Wireless networking is now ubiquitous, and before long the majority of homes with broadband Internet connections will have wireless routers installed. These remove the need for network cables, and enable laptops to connect to the Internet even when the user is lazing in the garden or taking a dump. But if your home is anything like mine, there remains a rats nest of mains cables in every room, and in my case I’ve given up attempting to keep things tidy and dust-free.
Ever since Nikola Tesla‘s experiments at the end of the 19th century, there has been talk of powering electrical devices without the need for cables. Solutions to the problem have usually involved directed energy transfer via radio waves or laser beams, but these are not suitable for use in the home where an uninterrupted line of sight is required.
In the latest research, carried out by André Kurs and others at the Massachusetts Institute of Technology (MIT) in Cambridge, US, electrical energy is transferred through electromagnetic resonance between tuned copper coils.
The principle is somewhat similar to that of a transformer (e.g., ‘wall wart’), where the mains voltage is stepped down via the induction of a current in a conductor placed in a changing magnetic field. The current in the coil on the mains side of the transformer induces a current in the other coil, despite there being no physical connection between them. The English physicist Michael Faraday is generally accepted as being the discoverer of electromagnetic induction.
Mains transformer coils do not touch, but they are placed next to each other. With the MIT setup, the coils are some two metres apart, and, through coupled resonances, enough power is transferred across the gap to light a 60 watt bulb, even when obstructions such as wood and metal are placed between the coils. The energy efficiency is rated at 40%.
Apart from the low efficiency, this is most impressive, but when there is concern over mobile phone radiation, and (unfounded) fears of Wi-Fi signals scrambling the brain, what about stray electromagnetic fields carrying far higher power levels?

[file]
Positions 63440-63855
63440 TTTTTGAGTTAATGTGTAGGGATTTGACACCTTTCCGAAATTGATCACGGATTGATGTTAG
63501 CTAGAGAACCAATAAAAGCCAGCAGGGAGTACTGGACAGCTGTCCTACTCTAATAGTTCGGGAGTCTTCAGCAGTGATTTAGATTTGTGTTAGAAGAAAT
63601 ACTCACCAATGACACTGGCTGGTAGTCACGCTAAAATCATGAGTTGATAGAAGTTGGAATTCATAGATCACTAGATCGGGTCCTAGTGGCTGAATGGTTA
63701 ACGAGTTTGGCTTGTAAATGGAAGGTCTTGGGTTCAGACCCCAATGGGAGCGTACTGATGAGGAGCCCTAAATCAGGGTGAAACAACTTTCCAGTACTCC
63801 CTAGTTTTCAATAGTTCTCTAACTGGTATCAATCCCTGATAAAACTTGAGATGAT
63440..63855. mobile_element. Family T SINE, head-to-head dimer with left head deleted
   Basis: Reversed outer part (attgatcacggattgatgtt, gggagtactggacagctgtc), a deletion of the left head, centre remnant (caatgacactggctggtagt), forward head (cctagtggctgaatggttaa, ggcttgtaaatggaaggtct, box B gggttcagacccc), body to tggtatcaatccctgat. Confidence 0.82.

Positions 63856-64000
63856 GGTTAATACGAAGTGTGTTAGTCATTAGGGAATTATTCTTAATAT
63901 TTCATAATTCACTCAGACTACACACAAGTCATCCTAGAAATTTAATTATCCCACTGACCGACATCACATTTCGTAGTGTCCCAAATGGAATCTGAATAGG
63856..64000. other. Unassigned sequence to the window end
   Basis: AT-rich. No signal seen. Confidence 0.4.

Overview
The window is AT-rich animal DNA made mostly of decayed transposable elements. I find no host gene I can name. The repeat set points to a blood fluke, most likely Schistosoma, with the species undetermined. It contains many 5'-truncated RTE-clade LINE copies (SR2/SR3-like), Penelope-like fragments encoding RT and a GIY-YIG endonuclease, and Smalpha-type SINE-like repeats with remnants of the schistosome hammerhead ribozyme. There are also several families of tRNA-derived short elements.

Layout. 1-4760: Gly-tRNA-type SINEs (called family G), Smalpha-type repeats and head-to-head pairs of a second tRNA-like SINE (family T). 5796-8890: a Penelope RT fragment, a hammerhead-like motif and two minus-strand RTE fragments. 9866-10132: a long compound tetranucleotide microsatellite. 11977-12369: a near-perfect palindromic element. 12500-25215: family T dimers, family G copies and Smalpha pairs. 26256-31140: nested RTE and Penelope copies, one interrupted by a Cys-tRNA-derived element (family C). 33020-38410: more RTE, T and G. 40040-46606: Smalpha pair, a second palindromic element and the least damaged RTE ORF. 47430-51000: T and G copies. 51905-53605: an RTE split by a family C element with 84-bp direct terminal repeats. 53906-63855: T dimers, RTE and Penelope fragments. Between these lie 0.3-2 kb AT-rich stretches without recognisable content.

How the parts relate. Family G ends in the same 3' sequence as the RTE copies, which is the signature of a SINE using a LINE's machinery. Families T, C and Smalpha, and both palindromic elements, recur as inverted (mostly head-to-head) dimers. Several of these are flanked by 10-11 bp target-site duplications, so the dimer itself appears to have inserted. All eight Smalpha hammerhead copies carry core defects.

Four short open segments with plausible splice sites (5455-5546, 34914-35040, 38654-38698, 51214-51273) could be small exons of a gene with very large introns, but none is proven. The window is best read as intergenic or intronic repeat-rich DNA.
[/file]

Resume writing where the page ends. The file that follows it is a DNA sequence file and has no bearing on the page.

With the MIT experiment, the length of the electromagnetic waves is around 30 m, which is very different from the 13 cm microwaves used for mobile phones. With microwaves, the radiated field has a mix of electric and magnetic components, and it is the electric component that interacts with water in biological tissues, and cooks your TV dinner. With the much lower frequencies used in the MIT experiment, the radiated field is almost entirely magnetic, and magnetic fields do not have the same biological effect. This is why your brain is not fried by the intense magnetic field in a hospital MRI scanner.
Wireless power is almost certainly safe, but when increased energy efficiency is regarded as crucial in the battle against man-made climate change, what about the waste of energy involved? The MIT setup may be experimental, but an efficiency of 40% is worrying low when compared with the >95% efficiencies of domestic mains transformers. I would like to know by how much the efficiency is likely to increase as the technology develops. This technology will have a massive impact when commercialised, and there will no doubt soon be pressure to do just that.
While I’m tempted to do some back-of-envelope calculations, I will for the moment resist, and hope that likely energy use scenarios are modelled by those with ready access to the data, and enough time to do the job properly. For example, I would like to know how widespread use of wireless power will compare with standby power and other wasted domestic electricity.
There is great potential in wireless power, and I’m sure it will prove very useful in certain situations. I just hope that the convenience it provides does not lead to an unnecessary waste of energy. As for my laptop, I would rather see reductions in power consumption, much higher capacity batteries, and a recharging mechanism that involves placing the computer on a cable-free docking station. I have no interest in recharging my laptop wirelessly from across the room.